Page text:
In a time of crisis, Americans send a clear message to Corporate America: Focus on workers

October 2, 2020, 10:00 AM UTC
Martin Whittaker, chief executive officer of Just Capital Foundation Inc., listens during a Bloomberg Television interview in New York, U.S., on Wednesday, Aug. 28, 2019. Whittaker discussed the benefits of social investing. Photographer: Christopher Goodney/Bloomberg via Getty Images
Christopher Goodney—Bloomberg via Getty Images

This year has tested the relationship between corporations and society like no other. A once-in-a-lifetime pandemic, an economic shutdown and reopening, a national reckoning with racial inequality, and an election so acrimonious it feels the very principles of democracy itself are under threat. Faced with such tumult, how should business leaders respond? 

Our 2020 survey report, which captures the opinions of over 17,000 Americans on a nationally representative scale, and which was released this week in conjunction with our partners the Harris Poll, provides corporate America with clear answers: Promote an economy that serves all Americans; create value for all your stakeholders, not just your shareholders; and most of all, look after your workers.

The results also paint a detailed picture of which issues the public believes are most important, how expectations of companies in this moment have changed, and how companies should respond on everything from racial equity to supporting employees’ right to vote.

Encouragingly, we find that 80% of Americans believe that companies can be a force for positive societal change, while 70% of respondents want CEOs of large companies to take a stand on important social issues (an almost 10% increase from last year). Another positive sign: More Americans than ever (37%) believe companies are prioritizing workers this year (up 17 percentage points from last year). A separate Harris Poll also found that 72% of Americans trust companies more than the federal government to address the COVID-19 pandemic and racial equality movement.

Americans also increasingly believe that their actions can shape the future course of business. The percentage of those surveyed who believe people can be effective when they act together to try to change companies’ behavior has now reached an overwhelming 87%, a 16-percentage-point increase over the past four years.

Yet even in such times of change, the most important priority has remained the same: Pay a fair and livable wage. Fair compensation has always been at or close to the top of the list of stakeholder priorities since we began polling in 2015, and we saw that emphatically underscored this year, with nearly 70% of respondents saying the issue is more important this year than last.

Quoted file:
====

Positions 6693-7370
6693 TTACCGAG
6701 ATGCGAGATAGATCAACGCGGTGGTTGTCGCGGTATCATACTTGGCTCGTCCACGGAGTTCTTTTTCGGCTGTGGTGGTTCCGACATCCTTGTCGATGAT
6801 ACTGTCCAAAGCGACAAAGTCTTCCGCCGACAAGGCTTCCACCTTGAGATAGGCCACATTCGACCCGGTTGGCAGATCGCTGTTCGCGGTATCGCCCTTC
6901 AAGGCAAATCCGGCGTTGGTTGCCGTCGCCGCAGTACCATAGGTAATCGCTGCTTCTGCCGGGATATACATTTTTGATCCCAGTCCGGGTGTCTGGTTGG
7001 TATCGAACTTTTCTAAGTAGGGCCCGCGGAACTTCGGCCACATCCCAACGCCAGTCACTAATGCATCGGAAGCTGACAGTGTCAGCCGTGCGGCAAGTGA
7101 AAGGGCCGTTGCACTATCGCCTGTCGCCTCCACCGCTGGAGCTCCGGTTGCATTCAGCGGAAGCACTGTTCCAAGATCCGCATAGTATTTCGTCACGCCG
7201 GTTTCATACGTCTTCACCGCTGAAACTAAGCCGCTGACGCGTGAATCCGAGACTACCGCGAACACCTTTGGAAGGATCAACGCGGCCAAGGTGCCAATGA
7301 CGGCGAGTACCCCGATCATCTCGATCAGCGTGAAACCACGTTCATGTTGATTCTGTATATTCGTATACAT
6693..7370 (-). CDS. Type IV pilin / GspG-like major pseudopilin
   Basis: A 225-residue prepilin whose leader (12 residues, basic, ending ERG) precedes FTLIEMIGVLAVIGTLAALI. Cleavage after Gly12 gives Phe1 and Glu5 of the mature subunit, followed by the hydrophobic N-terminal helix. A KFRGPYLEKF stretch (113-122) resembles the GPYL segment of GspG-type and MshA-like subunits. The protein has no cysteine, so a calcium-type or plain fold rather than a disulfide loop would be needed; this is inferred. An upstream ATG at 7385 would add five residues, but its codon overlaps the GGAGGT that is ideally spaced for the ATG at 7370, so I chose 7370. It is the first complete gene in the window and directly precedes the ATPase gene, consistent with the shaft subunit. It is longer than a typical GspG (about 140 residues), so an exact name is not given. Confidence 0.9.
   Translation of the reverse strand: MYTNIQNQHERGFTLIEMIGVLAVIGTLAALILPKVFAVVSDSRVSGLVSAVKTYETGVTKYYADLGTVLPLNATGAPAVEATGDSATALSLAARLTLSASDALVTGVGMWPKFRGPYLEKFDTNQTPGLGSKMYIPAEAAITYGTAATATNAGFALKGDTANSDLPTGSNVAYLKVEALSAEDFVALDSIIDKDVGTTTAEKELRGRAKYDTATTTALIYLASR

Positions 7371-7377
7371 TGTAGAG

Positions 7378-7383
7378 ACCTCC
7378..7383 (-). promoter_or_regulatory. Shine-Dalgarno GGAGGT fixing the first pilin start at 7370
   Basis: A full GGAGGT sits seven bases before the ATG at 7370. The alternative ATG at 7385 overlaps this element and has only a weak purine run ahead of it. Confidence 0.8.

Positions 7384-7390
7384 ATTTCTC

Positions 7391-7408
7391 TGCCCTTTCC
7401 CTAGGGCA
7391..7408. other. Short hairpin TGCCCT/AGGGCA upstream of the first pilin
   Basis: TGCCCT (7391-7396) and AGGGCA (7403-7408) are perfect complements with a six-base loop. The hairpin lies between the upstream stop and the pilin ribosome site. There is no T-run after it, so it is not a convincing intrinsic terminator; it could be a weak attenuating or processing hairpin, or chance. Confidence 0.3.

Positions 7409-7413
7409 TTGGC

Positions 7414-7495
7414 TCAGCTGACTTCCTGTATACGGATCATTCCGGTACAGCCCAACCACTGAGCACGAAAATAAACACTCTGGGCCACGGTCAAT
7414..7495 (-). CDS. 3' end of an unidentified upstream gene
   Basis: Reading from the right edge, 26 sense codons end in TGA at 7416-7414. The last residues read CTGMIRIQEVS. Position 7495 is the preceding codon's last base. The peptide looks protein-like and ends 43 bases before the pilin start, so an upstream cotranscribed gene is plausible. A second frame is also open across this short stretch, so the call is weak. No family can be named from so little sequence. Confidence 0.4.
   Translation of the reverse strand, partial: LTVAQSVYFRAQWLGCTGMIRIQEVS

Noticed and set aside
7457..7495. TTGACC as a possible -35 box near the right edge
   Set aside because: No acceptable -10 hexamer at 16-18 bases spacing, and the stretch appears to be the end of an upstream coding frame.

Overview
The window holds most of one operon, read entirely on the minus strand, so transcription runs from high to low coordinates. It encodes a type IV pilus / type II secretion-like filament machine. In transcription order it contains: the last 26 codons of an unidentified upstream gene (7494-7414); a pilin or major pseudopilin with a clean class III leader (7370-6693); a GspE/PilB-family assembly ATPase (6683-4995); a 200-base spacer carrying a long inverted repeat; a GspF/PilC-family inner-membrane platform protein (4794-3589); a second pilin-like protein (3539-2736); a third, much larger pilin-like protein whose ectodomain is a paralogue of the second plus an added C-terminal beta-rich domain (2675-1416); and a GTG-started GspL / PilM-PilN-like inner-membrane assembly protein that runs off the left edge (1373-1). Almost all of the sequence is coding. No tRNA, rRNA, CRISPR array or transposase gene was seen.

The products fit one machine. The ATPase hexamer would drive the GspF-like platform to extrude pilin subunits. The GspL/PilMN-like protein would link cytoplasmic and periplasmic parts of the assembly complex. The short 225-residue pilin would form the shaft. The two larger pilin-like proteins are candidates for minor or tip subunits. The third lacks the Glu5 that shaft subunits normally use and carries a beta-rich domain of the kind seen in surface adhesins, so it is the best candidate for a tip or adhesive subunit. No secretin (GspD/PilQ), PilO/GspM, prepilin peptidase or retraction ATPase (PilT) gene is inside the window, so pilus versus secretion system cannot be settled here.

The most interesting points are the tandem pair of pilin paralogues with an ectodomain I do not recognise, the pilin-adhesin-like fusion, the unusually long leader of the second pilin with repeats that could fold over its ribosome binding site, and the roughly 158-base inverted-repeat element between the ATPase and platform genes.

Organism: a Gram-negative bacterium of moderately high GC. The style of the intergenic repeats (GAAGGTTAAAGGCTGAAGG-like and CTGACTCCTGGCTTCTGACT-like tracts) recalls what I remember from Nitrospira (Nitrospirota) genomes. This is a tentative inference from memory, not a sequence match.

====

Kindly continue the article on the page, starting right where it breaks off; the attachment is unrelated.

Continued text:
We also saw increasing importance attached to upholding human-rights standards (which Americans see as going hand in hand with worker rights); investing in workforce training; acting ethically at the leadership level; and cultivating a diverse and inclusive workplace. 

Revealingly, even with all the recent focus on racial equity matters, we find that 89% of Black Americans, and 84% of Americans overall, believe that ensuring a living wage for all workers was the single most important action a company could take for achieving racial equity within their organizations.

Protecting worker health not surprisingly jumped in priority too, from being the 20th most important issue in 2019 to sixth this year. Eighty-three percent of Americans said that this issue is more important this year than last, the highest percentage increase across all issues. JUST Capital’s COVID-19 Tracker has captured all the major actions taken by companies since the pandemic began.

The results also highlight some important gaps between aspiration and reality—what people want companies to do, and what they think they’re actually doing. For example, 92% of Americans want large corporations “to promote an economy that serves all Americans,” yet only 50% believe large corporations are delivering on that goal. And even though 80% agree that large, public companies have a responsibility to consider their impact on all their stakeholders, they still believe a companies’ lowest-paid workers are being left behind. Americans are twice as likely to believe that companies are having a positive impact on their shareholders (70%) than on the financial well-being of their lowest-paid workers (35%).

Herein lies the opportunity. For what is clear throughout this research is that it is substance that counts the most, not grandiose plans or powerful rhetoric. When we founded JUST Capital, we set out to give the American people a clear voice on what businesses should prioritize. Over the past six years we’ve surveyed well over 110,000 people, including 17,000 this year alone. The results have always provided a robust and practical blueprint for corporate stakeholder leadership, and this year is no different. 

People want companies to take concrete actions on foundational operating and strategic issues in order to build a more just economy, even—or perhaps especially—in a time of crisis. This is not about playing politics or prioritizing social activism over making money. It’s about building stronger, better businesses that give ordinary hardworking people the opportunities they deserve, that sustain our sense of community, that restore faith and trust in markets, and that ultimately provide a path to upward economic mobility that, right now, feels out of reach for so many.  

Martin Whittaker is the CEO of JUST Capital, a nonprofit research organization that helps stakeholders assess the behavior of companies.

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